|Directed by||Mel Damski|
|Produced by||Carter De Haven|
|Edited by||William H. Reynolds|
|Music by||John Morris|
|Distributed by||Orion Pictures|
|Box office||$4.3 million|
Yellowbeard is a 1983 British comedy film directed by Mel Damski and written by Graham Chapman, Peter Cook, Bernard McKenna, and David Sherlock, with an ensemble cast featuring Chapman, Cook, Peter Boyle, Cheech & Chong, Martin Hewitt, Michael Hordern, Eric Idle, Madeline Kahn, James Mason, and John Cleese, and the final cinematic appearances of Marty Feldman, Spike Milligan, and Peter Bull.
The pirate Yellowbeard (Graham Chapman) is incarcerated for 20 years for tax evasion. He survives the sentence, but he has not disclosed the whereabouts of his vast treasure. The Royal Navy hatches a plot to increase his sentence by 140 years, knowing that he will escape to set out for his treasure. He does so, recruiting a motley crew of companions. He had left a map of the treasure in the chimney of his wife's pub, but she burned it and had the map tattooed on their son's head. Things go wrong when his traitorous former bosun Mr. Moon (Peter Boyle) takes over the ship. With the Head of the British Secret Service (Eric Idle) hot on their trail, they eventually find the island, where the terrible despot "El Nebuloso" (Tommy Chong) and his majordomo "El Segundo" (Cheech Marin) have taken residence with the treasure, and the battle for the prize commences.
Peter Cook remembered "It all started when Keith Moon, Sam Peckinpah, Graham Chapman and myself were dining at Trader Vic's. Keith suggested doing a movie about pirates and we were all discussing it and being enthusiastic, when I saw Sam, who was too tired to actually go to the lavatory, relieving himself in the artificial palm tree by the table. It was then that I thought the whole thing was rather unlikely to get off the ground."
The original concept for the film was funded by Chapman's close friend Moon, who wanted to play the lead role, but was dropped early on because of his deteriorating health.: 1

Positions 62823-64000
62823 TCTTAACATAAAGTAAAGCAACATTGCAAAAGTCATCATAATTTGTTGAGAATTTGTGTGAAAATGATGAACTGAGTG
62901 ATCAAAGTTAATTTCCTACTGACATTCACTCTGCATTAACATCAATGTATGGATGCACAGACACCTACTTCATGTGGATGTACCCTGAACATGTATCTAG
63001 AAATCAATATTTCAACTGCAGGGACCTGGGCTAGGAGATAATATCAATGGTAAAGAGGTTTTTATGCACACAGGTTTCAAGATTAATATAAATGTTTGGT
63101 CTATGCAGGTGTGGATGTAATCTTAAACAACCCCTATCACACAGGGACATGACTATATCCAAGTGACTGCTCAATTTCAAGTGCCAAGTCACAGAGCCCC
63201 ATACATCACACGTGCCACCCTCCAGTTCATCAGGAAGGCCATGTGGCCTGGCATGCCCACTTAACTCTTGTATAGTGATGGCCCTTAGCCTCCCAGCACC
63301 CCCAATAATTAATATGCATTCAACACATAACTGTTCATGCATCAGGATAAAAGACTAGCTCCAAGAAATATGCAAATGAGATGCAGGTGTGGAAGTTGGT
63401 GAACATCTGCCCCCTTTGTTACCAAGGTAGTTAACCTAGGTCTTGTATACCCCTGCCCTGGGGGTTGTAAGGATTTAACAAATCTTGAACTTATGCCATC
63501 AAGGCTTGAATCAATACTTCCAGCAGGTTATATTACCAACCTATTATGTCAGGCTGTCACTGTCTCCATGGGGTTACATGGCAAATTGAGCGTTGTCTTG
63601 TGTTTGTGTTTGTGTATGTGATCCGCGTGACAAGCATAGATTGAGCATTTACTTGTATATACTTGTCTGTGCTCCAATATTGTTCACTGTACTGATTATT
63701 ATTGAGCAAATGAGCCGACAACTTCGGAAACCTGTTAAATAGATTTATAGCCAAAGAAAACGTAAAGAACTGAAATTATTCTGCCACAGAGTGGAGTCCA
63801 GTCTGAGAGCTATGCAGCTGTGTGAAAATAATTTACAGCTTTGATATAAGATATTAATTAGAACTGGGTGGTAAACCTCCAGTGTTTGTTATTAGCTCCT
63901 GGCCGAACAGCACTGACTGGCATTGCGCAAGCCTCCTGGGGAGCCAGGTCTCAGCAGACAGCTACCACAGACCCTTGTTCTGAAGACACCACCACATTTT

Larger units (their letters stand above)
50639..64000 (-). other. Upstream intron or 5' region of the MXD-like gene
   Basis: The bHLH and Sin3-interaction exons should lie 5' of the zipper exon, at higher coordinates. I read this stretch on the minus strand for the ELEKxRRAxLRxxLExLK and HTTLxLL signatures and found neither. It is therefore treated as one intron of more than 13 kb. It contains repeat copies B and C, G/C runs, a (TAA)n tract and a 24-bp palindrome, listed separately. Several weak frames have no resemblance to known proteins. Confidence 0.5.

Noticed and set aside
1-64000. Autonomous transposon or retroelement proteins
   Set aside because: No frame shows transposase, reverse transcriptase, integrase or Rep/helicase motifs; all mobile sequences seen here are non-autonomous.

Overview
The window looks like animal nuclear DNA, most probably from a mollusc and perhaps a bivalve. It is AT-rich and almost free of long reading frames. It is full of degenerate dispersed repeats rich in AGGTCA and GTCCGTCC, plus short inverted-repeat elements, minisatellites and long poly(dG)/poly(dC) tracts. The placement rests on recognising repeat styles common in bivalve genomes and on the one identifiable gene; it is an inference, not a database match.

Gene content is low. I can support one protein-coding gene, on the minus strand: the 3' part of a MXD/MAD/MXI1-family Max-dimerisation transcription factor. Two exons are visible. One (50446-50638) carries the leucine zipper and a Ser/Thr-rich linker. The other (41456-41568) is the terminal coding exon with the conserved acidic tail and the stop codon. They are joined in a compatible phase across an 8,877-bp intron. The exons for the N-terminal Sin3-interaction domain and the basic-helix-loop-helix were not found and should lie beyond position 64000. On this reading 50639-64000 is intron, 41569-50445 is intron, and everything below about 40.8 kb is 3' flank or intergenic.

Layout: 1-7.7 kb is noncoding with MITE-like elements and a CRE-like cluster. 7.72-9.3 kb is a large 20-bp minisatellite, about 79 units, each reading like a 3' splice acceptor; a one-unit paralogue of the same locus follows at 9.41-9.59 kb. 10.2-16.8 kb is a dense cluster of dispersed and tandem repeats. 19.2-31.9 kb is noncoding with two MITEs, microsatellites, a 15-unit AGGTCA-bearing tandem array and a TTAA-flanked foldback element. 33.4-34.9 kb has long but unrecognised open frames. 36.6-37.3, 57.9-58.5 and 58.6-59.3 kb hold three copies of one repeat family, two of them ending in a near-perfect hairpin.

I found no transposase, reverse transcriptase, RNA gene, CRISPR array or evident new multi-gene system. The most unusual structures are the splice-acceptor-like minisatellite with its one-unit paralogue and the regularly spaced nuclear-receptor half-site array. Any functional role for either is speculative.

The film has a complicated development history, largely due to the amount of time taken to get funding. There are at least four versions of the script drafts. The one that is "truest to Chapman and McKenna's original version" is published in the book Yellowbeard: High Jinks on the High Seas.: 37 Major difference between Chapman and McKenna's script, which was altered at Hollywood's request, is that the original has less emphasis on minor characters and more emphasis on the overall plot. Cook is credited as a writer because, in October 1980, Chapman asked Cook to help with one of the rewrites.: 9
In casting, producer Carter De Haven wanted to choose actors that would broaden the film's appeal to American audiences.
The actor set to play the romantic lead changed from Adam Ant to Sting to Martin Hewitt. Adam Ant was frustrated with production delays and quit. Sting wanted to play the role, but the producers thought the film was becoming too British. Hewitt is quoted as saying that "Sting should have had my part. For crying out loud, I would have hired Sting over me any day.": 22
Haven told The New York Times, "I got the cast I wanted. All the actors are integral. They are not just playing cameo roles."
David Bowie makes a cameo appearance as the Shark – a character named Henson who dons a rubber shark fin on his back. Bowie was on holiday in Mexico in late 1982 after completing his album Let's Dance when he met with Chapman and Idle on a beach, agreeing to make a cameo appearance. Bowie also appeared in the 50-minute behind-the-scenes feature titled Group Madness.